1999 Whitehorse Whitewater Rodeo Results

Article from the July 30th issue of the Yukon News

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Kayaer makes splash at Whitewater rodeo

by Jillian Rogers
News sports reporter

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Charlene Starck avoided Wednesday's persistent rain, but she ended up wet anyway. Soaking, actually.

The paddler rolled her kayak in the flesh-numbing Yukon River rapids. Many times.

She also balanced her stubby kayak in the white-capped waves.

In fact, Starck did her boat tricks well enough to win the Women's Advanced Freestyle category at the eight annual Whitehorse Whitewater Rodeo.

And she provided the color commentary.

The event, which lured about 70 kayakers and canoeists to the Yukon River water intake off Nisutlin Drive, was impressive, she said in a telephone interview Thursday, well after she'd dried off and warmed up.

"Not very many towns have that right downtown. Whitehorse is totally lucky that they have the intake," she said.

"I think it gets everyone that's watching interested and they might go out and try kayaking."

The rodeo was well organized, she said.

"It's hard to organize that many people, but it was very well done."

Starck, a member of the Canadian National Kayaking Team, has been paddling since 1994 and will represent Canada at the World's in New Zealand, this December.

Her first competition was at the Worlds in 1995.

There was an open spot on the team so off she went, to Germany, she said.

She found out three weeks before she had to compete that she was going.

"I loved it, but it was very scary," she said. "I don't recommend the World Championships for anyone's first tournament.

"People were really supportive and helped me out a lot."

And its has been that way all along: "A friend got me to try it (paddling) out at a local paddling clubä and I loved it.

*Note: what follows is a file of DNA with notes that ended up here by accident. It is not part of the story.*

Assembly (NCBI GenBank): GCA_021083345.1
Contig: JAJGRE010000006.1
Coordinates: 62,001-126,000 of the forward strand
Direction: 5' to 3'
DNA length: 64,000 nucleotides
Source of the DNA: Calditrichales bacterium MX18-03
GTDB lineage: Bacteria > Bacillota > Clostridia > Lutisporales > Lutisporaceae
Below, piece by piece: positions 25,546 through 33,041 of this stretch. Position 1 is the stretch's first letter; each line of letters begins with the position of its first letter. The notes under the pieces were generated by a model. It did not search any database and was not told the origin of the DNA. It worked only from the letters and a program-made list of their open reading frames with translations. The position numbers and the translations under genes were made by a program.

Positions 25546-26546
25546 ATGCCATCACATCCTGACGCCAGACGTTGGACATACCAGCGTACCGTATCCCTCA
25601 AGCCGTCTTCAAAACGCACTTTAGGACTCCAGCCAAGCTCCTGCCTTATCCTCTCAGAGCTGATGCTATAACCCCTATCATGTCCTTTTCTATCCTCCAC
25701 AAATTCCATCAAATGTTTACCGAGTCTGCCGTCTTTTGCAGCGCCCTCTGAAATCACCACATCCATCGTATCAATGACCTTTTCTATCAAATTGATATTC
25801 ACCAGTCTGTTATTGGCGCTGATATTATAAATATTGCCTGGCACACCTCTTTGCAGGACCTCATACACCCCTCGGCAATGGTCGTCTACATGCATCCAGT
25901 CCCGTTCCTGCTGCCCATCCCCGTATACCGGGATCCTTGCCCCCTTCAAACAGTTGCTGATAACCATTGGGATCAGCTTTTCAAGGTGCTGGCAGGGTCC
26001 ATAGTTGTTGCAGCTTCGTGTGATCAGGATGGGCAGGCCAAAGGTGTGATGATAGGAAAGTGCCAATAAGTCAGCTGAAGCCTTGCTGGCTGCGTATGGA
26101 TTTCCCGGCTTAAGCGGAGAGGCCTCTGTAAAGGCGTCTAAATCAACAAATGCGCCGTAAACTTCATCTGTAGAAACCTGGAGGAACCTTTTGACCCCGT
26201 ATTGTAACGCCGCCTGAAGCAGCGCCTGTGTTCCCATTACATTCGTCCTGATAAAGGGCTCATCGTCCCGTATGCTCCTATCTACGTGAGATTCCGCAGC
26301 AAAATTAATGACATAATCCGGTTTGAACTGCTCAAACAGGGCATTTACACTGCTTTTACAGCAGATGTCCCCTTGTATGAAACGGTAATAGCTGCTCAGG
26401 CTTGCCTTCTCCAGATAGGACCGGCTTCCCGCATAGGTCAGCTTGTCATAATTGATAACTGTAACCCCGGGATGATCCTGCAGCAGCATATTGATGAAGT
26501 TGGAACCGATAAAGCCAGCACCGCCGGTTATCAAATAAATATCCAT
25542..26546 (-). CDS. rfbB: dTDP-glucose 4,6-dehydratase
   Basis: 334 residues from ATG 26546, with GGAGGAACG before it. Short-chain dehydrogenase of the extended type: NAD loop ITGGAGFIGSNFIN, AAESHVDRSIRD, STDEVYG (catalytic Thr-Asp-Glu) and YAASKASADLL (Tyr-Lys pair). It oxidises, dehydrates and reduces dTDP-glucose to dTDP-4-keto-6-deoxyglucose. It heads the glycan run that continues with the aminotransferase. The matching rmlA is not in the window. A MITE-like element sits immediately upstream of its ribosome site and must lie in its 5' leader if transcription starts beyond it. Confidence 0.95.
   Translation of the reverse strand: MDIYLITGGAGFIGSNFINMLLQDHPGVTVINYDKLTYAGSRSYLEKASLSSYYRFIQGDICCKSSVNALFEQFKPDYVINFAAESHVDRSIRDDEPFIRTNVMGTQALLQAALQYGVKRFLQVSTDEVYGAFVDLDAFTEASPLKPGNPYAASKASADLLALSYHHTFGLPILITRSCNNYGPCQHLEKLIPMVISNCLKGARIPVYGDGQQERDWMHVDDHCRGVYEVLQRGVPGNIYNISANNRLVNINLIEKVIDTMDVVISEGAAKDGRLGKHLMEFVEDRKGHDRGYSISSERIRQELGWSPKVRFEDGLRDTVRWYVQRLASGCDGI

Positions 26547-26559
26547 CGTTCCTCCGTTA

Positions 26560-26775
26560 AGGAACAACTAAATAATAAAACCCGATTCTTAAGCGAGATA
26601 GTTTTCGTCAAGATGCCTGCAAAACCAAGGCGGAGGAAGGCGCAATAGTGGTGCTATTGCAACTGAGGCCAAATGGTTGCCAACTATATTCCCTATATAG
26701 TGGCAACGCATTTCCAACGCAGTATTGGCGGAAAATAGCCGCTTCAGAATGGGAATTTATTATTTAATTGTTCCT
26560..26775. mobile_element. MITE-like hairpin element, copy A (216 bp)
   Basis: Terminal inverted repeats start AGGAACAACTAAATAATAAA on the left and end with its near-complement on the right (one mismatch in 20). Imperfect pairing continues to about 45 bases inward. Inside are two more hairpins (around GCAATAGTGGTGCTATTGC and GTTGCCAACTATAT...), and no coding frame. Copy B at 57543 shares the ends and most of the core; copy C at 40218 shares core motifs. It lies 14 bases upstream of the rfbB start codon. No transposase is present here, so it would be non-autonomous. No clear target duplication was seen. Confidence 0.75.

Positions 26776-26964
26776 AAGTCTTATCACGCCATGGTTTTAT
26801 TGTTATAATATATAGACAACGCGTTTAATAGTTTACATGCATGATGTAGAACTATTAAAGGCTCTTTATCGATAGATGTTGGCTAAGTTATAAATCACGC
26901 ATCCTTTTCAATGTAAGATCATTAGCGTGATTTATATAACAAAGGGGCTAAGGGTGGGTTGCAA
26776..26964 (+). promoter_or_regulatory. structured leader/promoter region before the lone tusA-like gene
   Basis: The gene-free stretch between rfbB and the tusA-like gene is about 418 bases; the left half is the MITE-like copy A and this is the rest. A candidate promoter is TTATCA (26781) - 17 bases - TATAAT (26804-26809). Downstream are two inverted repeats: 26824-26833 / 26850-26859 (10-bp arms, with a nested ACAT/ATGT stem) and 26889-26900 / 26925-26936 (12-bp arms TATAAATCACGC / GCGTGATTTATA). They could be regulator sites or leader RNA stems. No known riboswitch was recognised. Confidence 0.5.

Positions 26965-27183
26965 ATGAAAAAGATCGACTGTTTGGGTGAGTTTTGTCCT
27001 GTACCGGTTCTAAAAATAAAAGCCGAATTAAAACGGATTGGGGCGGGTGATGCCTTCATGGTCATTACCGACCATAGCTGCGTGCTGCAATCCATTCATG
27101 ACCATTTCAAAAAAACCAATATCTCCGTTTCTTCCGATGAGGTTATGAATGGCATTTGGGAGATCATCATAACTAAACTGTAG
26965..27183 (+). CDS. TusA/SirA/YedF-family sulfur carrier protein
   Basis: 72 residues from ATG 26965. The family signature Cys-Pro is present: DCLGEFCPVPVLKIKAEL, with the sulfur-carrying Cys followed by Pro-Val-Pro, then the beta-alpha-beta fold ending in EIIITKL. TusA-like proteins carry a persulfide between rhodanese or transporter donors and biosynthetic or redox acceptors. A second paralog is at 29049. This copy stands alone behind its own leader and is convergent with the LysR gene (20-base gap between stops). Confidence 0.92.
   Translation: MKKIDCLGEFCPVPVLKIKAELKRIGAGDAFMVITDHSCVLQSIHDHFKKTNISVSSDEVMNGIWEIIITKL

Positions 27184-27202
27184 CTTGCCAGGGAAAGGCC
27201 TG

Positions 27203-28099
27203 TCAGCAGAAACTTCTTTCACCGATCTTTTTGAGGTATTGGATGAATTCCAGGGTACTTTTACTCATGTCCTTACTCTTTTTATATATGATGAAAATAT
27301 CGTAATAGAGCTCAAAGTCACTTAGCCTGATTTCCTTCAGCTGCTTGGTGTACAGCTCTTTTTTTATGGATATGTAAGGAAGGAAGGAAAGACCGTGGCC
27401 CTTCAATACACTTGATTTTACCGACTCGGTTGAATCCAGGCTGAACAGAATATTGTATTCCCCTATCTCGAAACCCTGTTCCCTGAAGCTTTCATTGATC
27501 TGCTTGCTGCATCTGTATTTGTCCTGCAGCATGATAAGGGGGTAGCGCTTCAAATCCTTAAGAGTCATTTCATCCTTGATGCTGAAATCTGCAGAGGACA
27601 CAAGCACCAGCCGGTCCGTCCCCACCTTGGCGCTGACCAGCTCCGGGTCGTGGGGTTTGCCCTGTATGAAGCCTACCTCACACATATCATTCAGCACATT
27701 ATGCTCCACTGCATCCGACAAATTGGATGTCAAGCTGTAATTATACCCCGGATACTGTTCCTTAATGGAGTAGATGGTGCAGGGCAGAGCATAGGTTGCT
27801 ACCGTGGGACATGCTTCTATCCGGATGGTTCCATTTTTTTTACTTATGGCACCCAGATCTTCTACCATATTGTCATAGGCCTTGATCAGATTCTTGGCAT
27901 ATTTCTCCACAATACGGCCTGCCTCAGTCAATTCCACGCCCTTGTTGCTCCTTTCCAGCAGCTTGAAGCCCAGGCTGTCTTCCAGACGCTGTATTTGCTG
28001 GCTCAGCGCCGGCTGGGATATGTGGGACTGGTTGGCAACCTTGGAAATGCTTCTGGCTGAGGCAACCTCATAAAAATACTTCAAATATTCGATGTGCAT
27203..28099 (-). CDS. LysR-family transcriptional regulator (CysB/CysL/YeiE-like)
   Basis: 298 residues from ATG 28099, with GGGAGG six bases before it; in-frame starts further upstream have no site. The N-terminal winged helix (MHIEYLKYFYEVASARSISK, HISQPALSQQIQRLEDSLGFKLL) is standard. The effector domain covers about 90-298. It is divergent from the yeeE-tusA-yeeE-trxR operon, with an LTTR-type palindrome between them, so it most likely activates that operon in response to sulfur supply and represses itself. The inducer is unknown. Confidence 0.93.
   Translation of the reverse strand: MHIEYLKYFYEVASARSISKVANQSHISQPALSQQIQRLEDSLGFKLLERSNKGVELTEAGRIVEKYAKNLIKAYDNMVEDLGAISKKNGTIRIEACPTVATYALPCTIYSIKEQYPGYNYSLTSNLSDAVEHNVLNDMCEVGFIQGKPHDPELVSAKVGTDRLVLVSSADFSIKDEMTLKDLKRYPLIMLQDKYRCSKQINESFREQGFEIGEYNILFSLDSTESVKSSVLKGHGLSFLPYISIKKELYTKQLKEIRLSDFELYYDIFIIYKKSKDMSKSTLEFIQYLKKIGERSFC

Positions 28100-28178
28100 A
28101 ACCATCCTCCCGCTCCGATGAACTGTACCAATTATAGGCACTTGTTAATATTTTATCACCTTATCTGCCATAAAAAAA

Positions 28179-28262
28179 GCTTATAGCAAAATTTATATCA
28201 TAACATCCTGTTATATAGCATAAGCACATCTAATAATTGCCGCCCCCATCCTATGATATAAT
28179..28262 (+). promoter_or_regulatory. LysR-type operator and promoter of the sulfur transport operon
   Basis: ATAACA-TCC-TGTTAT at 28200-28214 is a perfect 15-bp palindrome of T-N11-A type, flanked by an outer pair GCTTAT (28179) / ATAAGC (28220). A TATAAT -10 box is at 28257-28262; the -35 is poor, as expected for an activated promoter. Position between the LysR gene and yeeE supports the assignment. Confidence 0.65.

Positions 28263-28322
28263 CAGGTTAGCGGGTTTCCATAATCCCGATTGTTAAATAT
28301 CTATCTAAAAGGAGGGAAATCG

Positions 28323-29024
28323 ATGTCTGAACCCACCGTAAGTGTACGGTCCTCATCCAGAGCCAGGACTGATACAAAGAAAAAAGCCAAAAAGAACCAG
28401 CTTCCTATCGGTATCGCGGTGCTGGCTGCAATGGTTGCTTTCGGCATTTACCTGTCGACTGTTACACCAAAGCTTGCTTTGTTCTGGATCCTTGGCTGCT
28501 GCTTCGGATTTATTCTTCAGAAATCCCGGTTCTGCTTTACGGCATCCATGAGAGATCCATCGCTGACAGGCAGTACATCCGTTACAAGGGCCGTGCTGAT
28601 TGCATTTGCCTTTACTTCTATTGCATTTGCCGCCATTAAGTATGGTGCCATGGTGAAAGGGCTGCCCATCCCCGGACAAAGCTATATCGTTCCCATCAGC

"I fell in love with it the first time I went down the river."

The national team includes three paddlers from western Canada and three from eastern Canada.

Starck had to participate in the team trial rodeo in Kananaskis, Alberta, to qualify for the national team.

The B.C. elementary teacher lives in Whitehorse during her summer's off.

She has been a raft guide for Tatshenshini Expediting, worked for the Special Olympics and now occasionally teaches kayaking for Tatshenshini.

She believes kayaking is heading in the same direction as other extreme sports - up.

"I think it's becoming way more mainstream. I think a lot more are getting and will get involved."

Freestyle kayaking is becoming so popular, not only because it's a high- adrenaline sport, but because it's fun, she added.

"Once you do your first roll or your first ender, it's a good feeling for people."

Canadians have been very successful in the sport, Starck noted.

In 1997, Canadian paddlers won golds for the men's and women's.

"I think we're definitely at the same level as the States and the European countries. I think Canada's doing awesome."

Starck learned her tricks by watching videos and studying other paddlers, and she trains by paddling with her friends and mountain biking.

She recommends that would-be kayakers take lessons to decide if they truly enjoy the sport before buying all the equipment and taking on all the stresses.

Make sure you know where your limits are - for safety reasons, she said.

"Actually, the best place to learn is when you go to rodeosä you learn from all the people that are inventing moves," she said.

Meanwhile, rodeo chairperson Catherine Doyle is also very happy with this year's event.

"I think it went very well, everyone had a lot of fun," she said.


©1999 The Yukon News

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